Allowing the government to gets its hands on this data with nothing more than an administrative subpoena renders the Fourth Amendment meaningless. Only with the protection of a search warrant, and the heightened judicial supervision that comes along with it, can the voracious appetite of law enforcement be curbed. As we've consistently argued, the Fourth Amendment protects this information. But another way to impose privacy protection from the prying hands of law enforcement is through Congressional reform of the badly outdated Electronic Communications Privacy Act ("ECPA"). As part of the Digital Due Process coalition, EFF has been calling for Congress to update ECPA to conform with the realities of the 21st century. 

It looks like judicial momentum may finally be on our side. In January of this year, the United States Supreme Court issued a landmark decision in United States v. Jones (PDF), ruling that law enforcement could not physically install a GPS device on private property without a search warrant. The majority opinion resolved the Fourth Amendment issue by looking exclusively at the physical installation of the GPS device. Importantly, however, in a concurring opinion, Justice Sotomayor warned that "physical intrusion is now unnecessary to many forms of surveillance." Collecting IP addresses of a prolific Tweeter, and matching it with other easily obtainable information from other service providers, demonstrates this problem. In writing that society is unlikely to accept extensive warrantless surveillance as "reasonable", Justice Sotomayor called into question "the appropriateness of entrusting to the Executive, in the absence of any oversight from a coordinate branch, a tool so amenable to misuse, especially in light of the Fourth Amendment’s goal to curb arbitrary exercises of police power to and prevent 'a too permeating police surveillance.'” Similarly, Justice Alito's concurring opinion noted that with "dramatic technological change, the best solution to privacy concerns may be legislative."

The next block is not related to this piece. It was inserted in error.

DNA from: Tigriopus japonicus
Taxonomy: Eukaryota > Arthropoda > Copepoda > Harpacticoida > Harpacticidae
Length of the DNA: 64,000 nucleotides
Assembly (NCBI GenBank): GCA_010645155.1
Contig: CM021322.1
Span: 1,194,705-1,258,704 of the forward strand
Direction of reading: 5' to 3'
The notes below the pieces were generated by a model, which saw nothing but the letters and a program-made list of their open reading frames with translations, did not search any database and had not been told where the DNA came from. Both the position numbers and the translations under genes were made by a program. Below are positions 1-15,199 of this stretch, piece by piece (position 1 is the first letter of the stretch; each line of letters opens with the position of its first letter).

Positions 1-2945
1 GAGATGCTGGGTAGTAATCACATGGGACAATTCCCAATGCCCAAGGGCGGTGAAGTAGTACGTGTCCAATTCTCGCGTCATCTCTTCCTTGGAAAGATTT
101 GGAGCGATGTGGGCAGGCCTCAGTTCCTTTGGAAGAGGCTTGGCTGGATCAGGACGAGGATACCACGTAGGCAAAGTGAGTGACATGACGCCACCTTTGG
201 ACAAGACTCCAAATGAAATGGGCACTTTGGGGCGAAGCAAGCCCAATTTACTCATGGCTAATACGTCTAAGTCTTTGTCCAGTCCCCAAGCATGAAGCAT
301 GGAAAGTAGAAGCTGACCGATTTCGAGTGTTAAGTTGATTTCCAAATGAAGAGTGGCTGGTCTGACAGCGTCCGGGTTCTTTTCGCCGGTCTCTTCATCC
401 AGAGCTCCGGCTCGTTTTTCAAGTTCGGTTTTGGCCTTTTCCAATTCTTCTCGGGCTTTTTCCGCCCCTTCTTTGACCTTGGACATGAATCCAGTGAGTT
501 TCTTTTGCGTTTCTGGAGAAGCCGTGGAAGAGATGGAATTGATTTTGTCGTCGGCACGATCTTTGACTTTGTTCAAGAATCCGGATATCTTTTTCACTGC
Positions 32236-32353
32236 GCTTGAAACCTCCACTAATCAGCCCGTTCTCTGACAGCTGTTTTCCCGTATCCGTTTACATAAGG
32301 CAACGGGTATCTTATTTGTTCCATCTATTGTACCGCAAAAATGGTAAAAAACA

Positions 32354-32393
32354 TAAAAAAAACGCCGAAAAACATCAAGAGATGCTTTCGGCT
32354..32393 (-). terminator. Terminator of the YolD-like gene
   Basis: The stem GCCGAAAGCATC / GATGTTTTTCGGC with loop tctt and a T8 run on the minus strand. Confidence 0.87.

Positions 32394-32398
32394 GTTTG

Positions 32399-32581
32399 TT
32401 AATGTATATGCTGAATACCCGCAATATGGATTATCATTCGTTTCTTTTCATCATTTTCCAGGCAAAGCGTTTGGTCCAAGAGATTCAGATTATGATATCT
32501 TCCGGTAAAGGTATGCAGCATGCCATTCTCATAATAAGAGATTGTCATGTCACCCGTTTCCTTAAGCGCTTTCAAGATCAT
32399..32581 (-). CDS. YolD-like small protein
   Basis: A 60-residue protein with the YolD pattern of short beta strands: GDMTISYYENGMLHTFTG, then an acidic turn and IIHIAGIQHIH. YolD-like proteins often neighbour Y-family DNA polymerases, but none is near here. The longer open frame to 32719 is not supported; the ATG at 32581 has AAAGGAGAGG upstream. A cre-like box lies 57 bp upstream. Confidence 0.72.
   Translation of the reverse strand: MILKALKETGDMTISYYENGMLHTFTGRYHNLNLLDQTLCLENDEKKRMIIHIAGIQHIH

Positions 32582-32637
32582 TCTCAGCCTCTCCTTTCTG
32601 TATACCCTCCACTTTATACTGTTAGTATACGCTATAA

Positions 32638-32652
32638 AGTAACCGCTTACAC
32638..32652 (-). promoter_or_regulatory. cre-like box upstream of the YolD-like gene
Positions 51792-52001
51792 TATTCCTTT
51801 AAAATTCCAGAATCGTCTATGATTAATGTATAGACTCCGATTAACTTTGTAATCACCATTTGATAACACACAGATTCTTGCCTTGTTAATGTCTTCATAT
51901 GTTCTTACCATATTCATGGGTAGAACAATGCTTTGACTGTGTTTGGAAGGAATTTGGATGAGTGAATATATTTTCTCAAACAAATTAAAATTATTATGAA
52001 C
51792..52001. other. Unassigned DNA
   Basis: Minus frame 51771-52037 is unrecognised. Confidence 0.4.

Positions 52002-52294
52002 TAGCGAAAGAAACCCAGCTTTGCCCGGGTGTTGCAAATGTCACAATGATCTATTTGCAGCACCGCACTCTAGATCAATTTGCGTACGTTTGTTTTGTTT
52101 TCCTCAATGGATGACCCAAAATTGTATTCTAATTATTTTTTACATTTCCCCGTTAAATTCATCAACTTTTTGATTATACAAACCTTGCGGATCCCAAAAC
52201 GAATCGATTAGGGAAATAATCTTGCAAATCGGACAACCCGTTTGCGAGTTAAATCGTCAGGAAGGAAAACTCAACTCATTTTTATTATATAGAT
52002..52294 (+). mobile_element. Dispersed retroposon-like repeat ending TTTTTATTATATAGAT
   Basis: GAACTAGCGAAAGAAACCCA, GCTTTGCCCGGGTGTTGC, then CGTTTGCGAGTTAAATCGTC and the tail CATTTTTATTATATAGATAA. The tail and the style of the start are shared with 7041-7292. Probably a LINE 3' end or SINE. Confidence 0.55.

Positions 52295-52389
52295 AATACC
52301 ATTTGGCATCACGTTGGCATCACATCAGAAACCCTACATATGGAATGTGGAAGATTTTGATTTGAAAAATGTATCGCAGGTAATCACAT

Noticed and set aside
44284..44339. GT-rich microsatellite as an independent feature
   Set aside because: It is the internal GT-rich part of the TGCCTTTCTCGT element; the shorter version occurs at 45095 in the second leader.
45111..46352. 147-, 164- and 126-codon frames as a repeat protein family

Hopefully with the public breathing down its neck, Congress can finally act to fix a antequated set of laws. Malcolm Harris, like Birgitta Jonsdottir before him, took a stand to protect our privacy rights. You can too by telling Congress that its time to update ECPA and tell law enforcement once and for all that in order to get a person's location data, it needs to come back with a warrant. 

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White House, Google, and Other Advertising Companies Commit to Supporting Do Not Track